Scrawled Notes from Should We Live Forever by Gilbert Meilaender

Scrawled Notes from Should We Live Forever by Gilbert Meilaender

(Note, these are meant to be very brief and spotty; they are based on reflections prior to the design of a 1 week course on end-of-life issues)

[x] “And I note… what would be lost if a substantial increase in the maximum human life span turned old age into ‘a kind of endless middle age’ and drastically altered the relation between the generations.”


[1] “The anti-aging medicine of the not-so-distant future would treat what we have usually thought of as the whole, the healthy, human life as a condition to be healed.” – The President’s Council on Bioethics, Beyond Therapy


“The highest expression of human dignity and human nature is to try to overcome the limitations imposed on us by our genes, our evolution, and our environment.” – Ronald Bailey, Liberation Biology


[2] Distinguishing aging from disease (former as something “built in”


[3] “The moral would seem to be: aim to cure or ameliorate the diseases associated with old age but accept aging itself.”  Yet, then notes that this may well not “make sense”.


[4] Need to think, from the start not merely about aging but of human aging

            [Act of man vs. human act]

            Discuss in relation to Spaemann article


[4-8] Remarks on biology and moral lessons

            [Discuss the problem of moral norms and natural law]


[10] “DNA has no aims or purposes, but we—who are not just collections of DNA—do.  Hence, this account is insufficient as a guide to human aging.  It cannot illuminate what is natural for us in the distinctively moral sense.”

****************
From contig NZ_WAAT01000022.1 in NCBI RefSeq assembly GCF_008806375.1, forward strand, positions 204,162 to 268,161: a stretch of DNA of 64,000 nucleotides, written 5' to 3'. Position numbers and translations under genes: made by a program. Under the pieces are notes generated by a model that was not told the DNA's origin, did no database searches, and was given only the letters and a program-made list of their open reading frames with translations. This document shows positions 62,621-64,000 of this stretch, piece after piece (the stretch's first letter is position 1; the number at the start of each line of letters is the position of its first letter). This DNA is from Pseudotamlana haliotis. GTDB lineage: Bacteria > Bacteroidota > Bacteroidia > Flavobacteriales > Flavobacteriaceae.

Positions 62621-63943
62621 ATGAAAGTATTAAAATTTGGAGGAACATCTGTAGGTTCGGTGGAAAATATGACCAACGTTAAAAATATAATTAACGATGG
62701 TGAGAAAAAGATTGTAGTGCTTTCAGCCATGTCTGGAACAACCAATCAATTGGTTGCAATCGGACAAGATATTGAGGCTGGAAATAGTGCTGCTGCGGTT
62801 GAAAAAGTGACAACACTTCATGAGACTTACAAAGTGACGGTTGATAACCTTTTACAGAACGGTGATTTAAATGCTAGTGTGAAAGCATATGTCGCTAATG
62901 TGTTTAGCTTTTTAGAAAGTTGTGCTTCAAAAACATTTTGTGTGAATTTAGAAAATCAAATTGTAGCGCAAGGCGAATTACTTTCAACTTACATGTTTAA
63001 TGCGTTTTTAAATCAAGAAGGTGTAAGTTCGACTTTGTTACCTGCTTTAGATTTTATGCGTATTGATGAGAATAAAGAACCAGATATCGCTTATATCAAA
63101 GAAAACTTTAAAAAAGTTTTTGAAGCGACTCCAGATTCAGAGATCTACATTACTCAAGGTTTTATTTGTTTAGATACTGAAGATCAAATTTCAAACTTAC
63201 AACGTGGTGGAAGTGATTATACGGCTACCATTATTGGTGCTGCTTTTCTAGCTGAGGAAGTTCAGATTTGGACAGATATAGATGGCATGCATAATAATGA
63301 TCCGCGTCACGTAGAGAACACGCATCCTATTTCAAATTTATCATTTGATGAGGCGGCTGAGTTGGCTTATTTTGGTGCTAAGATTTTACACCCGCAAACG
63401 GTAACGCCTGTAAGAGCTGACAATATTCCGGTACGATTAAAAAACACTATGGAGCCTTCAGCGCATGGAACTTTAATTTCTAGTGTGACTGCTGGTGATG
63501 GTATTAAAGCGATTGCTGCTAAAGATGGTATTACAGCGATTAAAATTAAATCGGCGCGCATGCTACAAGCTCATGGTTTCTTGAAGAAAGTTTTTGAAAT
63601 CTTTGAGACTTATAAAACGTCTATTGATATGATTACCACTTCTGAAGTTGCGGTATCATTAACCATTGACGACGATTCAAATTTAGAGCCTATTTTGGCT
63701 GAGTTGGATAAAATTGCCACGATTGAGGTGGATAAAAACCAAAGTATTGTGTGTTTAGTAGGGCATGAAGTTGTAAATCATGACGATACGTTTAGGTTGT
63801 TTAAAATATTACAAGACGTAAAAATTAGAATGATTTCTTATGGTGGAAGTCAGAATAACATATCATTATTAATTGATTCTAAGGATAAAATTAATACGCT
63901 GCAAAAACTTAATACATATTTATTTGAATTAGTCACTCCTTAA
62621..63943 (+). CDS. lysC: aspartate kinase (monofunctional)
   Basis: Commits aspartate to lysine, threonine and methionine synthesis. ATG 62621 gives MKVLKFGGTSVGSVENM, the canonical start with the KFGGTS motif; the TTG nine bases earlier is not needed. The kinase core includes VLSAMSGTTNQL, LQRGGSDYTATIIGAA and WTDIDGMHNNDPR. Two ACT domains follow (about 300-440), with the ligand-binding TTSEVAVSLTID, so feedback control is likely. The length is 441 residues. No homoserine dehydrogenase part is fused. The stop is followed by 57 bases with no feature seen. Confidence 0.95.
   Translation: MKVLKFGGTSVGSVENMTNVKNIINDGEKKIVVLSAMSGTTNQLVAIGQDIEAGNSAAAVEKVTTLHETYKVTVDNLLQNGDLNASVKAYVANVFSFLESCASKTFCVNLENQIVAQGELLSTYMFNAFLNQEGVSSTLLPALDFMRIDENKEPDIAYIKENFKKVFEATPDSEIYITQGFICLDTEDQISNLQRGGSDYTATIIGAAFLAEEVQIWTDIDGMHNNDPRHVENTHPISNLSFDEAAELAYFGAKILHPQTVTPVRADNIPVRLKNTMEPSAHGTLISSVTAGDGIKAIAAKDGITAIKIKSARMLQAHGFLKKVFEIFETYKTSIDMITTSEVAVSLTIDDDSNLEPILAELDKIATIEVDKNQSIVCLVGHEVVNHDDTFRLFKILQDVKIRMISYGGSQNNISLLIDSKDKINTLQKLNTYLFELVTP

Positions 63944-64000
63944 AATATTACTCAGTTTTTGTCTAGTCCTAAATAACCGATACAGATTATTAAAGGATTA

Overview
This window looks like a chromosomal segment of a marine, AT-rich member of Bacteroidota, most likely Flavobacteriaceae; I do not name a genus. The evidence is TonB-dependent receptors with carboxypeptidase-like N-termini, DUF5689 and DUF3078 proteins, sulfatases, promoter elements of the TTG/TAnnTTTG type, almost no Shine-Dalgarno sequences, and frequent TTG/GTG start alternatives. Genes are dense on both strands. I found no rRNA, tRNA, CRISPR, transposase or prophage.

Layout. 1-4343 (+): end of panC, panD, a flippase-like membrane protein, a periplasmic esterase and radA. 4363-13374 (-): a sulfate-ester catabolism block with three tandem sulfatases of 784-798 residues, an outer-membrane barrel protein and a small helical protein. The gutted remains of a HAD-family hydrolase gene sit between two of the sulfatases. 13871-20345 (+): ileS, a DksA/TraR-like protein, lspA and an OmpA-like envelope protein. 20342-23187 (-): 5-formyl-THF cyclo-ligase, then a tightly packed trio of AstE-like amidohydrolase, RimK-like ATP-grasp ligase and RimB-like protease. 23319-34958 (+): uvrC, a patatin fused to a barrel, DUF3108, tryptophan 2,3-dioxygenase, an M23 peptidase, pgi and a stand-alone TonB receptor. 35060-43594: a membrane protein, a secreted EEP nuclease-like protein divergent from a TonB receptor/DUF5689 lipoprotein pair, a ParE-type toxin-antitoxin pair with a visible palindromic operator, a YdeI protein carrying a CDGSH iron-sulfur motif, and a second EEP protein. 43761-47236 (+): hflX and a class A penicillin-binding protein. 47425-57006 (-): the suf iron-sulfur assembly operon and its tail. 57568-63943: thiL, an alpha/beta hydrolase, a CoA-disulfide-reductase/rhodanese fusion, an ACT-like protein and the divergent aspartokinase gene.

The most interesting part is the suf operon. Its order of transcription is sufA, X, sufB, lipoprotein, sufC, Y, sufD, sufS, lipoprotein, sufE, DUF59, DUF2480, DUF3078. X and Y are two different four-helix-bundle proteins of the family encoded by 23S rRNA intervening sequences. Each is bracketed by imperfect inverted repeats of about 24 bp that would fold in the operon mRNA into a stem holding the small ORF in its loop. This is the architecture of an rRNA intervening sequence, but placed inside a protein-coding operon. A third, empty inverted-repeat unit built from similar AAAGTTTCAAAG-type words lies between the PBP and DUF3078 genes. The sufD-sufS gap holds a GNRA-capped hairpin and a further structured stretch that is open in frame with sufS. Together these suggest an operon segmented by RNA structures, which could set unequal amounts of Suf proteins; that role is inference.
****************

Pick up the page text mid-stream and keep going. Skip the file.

[12] On the topic of compressed morbidity (the target being disease, not aging, at least directly)

            Be sure to quote Descartes as an example for students – seeds of the modern mind

            Hassing as well


            To be at the peak of our powers, and then fall off the cliff.

            Thinks it is incoherent (die of what? What would stop that from becoming a new target?)


[13] Normative thinking cannot proceed in isolation from what we are

            Cite Rhonheimer text

            Digression on related issues in sexual ethics concerning the old category of sins against nature

[14] Remarks on the place of purposive vocabulary

            Again, digress on metaphysics of this in class

            Comment on physico-mathematical sciences (and the outlook: “The equation is the cause”)


 [15] A lie with a particular shape

            This will be contrasted to a degree with “trajectory”, as will be seen at the end


[16ff] Notes that it is quite possible that the love (not mere narcissism) may be at play in the desire for more life


[19] “It must be that our freedom to step beyond nature’s limits is itself part of our nature and will not rest content with more of this life, however long extended.  Hence, knowing how endless (and legitimate) is our thirst for more life, God places cherubim with flaming brands to bar any return to paradise.”

            Discuss our philosophical and theological anthropology

            See Garrigou-Lagrange quote below


[23] “What we hope for tells us a great deal about who we are”        

[24] Posthumanity, as summarized by Katherine Hayles:

1. Information patterns more important than material instantiation [replacement of soul with “information pattern”]

2. Consciousness is an epiphenomenon [materialism and the replacement of intellect and will]

            [Yet, see 3]

3. Body is a first prosthesis

            [Real self is mere will; connect to other points]

            [See below]

4. No essential difference between bodies and computer simulations / organisms and mechanisms


[26] “Human beings are not simply isolated principles of will committed to indefinite self-transcendence.”